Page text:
It seems as if there is a tendency to see war as a very active force and peace as a very passive one. We refer to peace in the negative - nonviolence or non-aggression. As if peace is a vacuum created when the force of war is absent … Is it possible that (the force of war) is in reality a negative, mirror image of the force of peace?
"He's a Christian, but it's an inclusive kind of Christianity," said a friend. Fox's daily rituals included Buddhist meditation, and he's a devoted follower of Gandhi. He sees the three monotheistic religions not as enemies, but as brothers and sisters. Fox writes of a visit to the Dome of the Rock:
As I walked the plaza it was if I was walking into the epicenter of three faiths. Before me was the Dome of the Rock where I felt the children of Ishmael looking for solace as they mourned the loss of their homeland. To my right I felt the energy of the Wailing Wall as the children of Isaac mourned the passing of their Temple. To my left I felt the pain of the Via Dolorosa as the other children of Isaac mourned the suffering of Jesus on his final journey in this world.
“Whose city is it?” adds Tom. “It’s God’s city, and not the sole possession of any of God’s children. It belongs to all and it needs to be open to all.” He reflected on the human tendency to combat in an essay called "Fight or Flight": "When I allow myself to become angry, I disconnect from God and connect with the evil force that empowers fighting. When I allow myself to become fearful, I disconnect from God and connect with the evil force that encourages flight."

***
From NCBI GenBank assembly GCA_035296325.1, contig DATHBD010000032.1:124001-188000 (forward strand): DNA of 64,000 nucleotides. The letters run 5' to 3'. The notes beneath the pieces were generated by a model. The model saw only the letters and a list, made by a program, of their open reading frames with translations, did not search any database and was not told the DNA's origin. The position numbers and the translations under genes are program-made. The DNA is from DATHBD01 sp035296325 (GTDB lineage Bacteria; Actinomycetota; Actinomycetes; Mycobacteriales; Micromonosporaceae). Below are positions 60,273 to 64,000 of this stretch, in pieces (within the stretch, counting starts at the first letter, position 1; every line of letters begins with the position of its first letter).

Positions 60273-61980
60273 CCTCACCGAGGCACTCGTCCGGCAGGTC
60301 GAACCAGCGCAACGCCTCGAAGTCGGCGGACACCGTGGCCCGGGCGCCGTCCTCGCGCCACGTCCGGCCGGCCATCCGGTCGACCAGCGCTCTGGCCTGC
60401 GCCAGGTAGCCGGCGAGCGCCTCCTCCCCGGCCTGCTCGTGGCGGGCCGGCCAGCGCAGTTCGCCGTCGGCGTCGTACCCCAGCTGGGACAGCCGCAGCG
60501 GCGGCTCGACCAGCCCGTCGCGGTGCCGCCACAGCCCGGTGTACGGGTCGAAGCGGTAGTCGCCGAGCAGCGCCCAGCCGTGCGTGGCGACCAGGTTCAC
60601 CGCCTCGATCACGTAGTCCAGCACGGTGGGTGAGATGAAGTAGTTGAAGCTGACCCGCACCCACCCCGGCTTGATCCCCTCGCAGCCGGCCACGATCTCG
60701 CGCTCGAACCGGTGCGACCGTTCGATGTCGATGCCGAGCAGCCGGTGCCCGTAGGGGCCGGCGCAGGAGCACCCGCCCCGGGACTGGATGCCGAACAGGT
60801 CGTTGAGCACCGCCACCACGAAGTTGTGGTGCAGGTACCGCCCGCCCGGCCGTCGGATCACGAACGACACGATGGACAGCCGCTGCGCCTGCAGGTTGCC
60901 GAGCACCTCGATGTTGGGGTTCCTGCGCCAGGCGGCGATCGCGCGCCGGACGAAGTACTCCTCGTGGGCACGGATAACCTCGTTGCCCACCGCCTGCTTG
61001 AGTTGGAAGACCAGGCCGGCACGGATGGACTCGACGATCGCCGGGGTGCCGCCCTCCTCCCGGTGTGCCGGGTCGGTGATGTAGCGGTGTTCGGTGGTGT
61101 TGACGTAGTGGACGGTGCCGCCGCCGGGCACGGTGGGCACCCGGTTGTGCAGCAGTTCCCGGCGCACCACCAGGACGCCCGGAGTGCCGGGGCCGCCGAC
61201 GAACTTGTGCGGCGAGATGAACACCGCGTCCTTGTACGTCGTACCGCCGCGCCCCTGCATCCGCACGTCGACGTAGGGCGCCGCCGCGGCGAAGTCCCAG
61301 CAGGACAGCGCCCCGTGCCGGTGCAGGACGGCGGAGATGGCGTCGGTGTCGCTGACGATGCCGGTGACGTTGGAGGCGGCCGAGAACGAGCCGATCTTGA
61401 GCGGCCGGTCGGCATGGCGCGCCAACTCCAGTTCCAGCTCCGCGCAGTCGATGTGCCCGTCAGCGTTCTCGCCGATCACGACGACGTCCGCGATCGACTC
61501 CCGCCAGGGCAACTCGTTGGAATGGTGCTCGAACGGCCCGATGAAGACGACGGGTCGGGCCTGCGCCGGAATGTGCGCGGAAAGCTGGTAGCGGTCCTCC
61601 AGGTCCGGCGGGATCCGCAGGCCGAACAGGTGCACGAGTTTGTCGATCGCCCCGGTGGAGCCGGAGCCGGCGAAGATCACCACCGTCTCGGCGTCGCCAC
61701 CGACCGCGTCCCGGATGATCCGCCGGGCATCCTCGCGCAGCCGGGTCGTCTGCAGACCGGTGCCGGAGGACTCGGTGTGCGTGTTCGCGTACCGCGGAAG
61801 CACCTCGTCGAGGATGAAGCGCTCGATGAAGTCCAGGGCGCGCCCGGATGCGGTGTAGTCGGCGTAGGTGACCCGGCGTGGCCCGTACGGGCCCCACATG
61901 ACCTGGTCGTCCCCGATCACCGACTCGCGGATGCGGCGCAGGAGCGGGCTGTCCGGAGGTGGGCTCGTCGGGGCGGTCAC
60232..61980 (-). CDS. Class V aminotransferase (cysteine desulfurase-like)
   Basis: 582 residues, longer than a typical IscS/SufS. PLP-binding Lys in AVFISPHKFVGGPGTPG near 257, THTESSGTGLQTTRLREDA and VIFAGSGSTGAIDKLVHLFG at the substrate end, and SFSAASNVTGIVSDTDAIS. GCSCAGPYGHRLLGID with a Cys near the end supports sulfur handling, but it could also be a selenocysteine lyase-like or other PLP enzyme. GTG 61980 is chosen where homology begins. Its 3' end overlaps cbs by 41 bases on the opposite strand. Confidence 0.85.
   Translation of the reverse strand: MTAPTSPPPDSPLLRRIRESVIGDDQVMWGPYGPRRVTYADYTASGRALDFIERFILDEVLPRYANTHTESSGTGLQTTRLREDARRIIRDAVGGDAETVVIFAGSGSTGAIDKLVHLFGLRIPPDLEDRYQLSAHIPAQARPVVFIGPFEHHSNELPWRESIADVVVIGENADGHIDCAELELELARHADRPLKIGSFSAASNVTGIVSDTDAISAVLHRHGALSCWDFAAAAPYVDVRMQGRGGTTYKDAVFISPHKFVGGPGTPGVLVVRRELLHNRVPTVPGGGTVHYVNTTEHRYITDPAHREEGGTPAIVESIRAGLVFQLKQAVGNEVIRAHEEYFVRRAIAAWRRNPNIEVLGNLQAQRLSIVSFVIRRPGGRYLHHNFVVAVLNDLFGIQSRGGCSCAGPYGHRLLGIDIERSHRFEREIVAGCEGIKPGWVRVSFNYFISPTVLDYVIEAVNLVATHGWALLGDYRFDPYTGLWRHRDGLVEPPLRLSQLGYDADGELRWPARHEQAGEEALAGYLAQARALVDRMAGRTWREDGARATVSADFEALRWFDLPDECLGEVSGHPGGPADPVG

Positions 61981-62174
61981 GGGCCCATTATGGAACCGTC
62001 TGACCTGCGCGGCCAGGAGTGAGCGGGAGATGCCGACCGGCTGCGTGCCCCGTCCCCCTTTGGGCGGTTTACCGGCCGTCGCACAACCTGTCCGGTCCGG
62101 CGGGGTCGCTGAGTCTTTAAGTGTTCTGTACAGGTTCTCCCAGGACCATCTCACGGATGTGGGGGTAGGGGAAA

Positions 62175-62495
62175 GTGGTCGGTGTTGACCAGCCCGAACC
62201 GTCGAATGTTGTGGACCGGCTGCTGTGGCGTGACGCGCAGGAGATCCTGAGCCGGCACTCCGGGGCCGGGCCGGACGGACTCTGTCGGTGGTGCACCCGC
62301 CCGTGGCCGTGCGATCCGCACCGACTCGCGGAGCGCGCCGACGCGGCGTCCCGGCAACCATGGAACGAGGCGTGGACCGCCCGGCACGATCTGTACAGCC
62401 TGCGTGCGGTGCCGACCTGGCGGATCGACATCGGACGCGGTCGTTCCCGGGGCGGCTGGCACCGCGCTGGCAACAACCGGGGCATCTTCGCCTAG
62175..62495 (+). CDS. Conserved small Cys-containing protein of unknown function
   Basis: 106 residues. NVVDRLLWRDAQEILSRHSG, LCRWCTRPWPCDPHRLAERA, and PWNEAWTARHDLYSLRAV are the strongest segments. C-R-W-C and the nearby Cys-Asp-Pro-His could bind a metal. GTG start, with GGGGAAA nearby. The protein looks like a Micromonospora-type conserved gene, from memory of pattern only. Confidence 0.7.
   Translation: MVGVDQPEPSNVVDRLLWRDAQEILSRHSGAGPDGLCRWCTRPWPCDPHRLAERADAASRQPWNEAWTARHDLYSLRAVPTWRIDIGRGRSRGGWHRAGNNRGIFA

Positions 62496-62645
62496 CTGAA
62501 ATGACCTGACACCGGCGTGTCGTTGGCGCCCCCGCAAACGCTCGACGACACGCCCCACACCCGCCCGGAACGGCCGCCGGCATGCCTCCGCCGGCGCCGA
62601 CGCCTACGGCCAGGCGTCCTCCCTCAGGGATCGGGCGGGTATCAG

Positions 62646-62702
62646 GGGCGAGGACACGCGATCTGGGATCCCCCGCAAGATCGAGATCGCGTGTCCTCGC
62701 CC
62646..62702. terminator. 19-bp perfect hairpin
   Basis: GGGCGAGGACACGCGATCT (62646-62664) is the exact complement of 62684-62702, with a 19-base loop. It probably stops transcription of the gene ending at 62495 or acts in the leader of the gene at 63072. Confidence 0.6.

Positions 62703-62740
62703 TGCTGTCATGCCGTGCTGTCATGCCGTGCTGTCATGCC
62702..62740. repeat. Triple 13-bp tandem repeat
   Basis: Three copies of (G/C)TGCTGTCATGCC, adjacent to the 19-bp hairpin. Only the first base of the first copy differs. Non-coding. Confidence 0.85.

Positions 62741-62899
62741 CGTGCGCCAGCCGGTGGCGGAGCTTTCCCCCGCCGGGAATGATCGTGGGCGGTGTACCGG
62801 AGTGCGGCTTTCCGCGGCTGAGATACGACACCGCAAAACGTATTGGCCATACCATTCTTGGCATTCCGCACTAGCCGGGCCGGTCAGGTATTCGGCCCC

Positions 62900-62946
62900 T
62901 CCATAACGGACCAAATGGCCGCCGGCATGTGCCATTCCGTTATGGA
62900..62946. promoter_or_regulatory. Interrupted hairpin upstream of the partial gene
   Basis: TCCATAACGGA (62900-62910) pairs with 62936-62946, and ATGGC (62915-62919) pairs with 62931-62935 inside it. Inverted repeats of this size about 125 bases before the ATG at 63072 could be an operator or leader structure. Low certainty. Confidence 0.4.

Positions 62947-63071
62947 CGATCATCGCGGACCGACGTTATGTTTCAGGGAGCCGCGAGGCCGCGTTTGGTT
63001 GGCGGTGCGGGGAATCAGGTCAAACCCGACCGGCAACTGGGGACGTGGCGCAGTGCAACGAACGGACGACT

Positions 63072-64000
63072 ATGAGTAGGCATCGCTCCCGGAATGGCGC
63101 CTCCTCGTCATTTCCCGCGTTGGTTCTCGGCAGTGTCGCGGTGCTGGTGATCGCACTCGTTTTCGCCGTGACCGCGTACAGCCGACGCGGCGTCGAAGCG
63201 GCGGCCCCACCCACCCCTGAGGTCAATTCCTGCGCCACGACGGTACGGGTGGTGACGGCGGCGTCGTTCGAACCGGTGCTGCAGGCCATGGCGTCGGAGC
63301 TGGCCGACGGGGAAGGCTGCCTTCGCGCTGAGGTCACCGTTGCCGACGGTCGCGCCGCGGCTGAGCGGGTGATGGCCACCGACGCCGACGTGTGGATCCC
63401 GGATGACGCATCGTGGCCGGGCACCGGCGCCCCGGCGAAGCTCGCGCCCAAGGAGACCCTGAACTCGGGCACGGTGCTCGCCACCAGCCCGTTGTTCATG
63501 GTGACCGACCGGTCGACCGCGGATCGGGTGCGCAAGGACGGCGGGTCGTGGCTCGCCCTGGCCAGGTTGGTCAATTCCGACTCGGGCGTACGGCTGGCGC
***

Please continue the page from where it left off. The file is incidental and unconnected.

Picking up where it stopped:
Tom Fox reflected on a Quaker writer:
"One passage jumped out at me when he said, “ Those who love their country in the light of their love of God, express that love of country by endeavoring to make it respected rather than feared, loved rather than hated. But those who love only their country express that love by trying to make it feared and succeed all too often in making it hated.”
These are words Bush and the other self-professing Christians on the Right should consider, but never will. And it raises the question each of them should be asked: "Do you love your country - thT right-wing, jingoistic vision you see as 'your country' - more than you love God?"
For twenty years Tom Fox was a musician - ironically, in the Marine Corps Band. He was doing what he loved, which few are able to do in this economy, and abandoned it to follow his conscience. While I don't believe everything Tom and his colleagues believe about God, or about pacifism, they're true heroes to me. I admire their model of spirituality, sacrifice, and courage more than words can say.
Some on the Left would close the door to religion. That would have deprived the world of Gandhi, of Martin Luther King, of Malcolm X. Why turn an ally away from the door, even if he looks like a stranger? "Too many are willing to die for war and too few are willing to die for peace," said Tom Fox. He's willing, because his faith calls him. But if you're the praying kind, pray for Tom and his companions. If not, a kind thought will do, because heroes are rare these days. Let's hope that Christians don't have a new sacrifice to contemplate this December 25th.